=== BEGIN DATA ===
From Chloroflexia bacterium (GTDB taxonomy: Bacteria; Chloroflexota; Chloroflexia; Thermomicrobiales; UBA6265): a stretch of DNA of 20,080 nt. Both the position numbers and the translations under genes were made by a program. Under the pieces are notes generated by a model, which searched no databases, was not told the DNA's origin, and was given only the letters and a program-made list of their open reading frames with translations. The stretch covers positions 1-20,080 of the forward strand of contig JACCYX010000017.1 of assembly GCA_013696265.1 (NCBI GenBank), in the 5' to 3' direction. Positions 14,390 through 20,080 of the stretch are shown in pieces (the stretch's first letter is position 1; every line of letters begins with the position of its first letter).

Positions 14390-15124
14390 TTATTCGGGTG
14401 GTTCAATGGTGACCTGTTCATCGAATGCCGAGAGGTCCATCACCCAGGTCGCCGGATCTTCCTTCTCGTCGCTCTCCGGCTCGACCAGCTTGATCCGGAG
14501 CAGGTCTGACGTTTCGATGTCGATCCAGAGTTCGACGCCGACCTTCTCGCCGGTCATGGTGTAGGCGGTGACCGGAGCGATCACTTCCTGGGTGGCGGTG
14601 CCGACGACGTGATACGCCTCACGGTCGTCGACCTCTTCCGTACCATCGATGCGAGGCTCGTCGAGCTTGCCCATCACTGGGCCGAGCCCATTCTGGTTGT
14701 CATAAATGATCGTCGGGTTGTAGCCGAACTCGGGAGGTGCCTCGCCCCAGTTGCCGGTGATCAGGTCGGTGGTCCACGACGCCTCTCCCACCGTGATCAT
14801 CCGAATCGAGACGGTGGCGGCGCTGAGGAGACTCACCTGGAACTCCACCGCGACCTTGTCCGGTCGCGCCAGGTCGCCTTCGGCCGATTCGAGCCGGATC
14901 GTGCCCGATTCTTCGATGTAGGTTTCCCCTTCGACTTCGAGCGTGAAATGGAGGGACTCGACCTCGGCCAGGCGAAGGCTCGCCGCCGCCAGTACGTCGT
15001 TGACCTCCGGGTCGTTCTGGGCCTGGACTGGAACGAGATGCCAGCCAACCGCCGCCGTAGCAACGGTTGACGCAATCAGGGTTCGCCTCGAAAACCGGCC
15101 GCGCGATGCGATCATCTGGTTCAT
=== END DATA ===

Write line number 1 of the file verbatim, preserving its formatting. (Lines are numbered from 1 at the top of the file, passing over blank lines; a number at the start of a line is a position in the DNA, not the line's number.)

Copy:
From Chloroflexia bacterium (GTDB taxonomy: Bacteria; Chloroflexota; Chloroflexia; Thermomicrobiales; UBA6265): a stretch of DNA of 20,080 nt. Both the position numbers and the translations under genes were made by a program. Under the pieces are notes generated by a model, which searched no databases, was not told the DNA's origin, and was given only the letters and a program-made list of their open reading frames with translations. The stretch covers positions 1-20,080 of the forward strand of contig JACCYX010000017.1 of assembly GCA_013696265.1 (NCBI GenBank), in the 5' to 3' direction. Positions 14,390 through 20,080 of the stretch are shown in pieces (the stretch's first letter is position 1; every line of letters begins with the position of its first letter).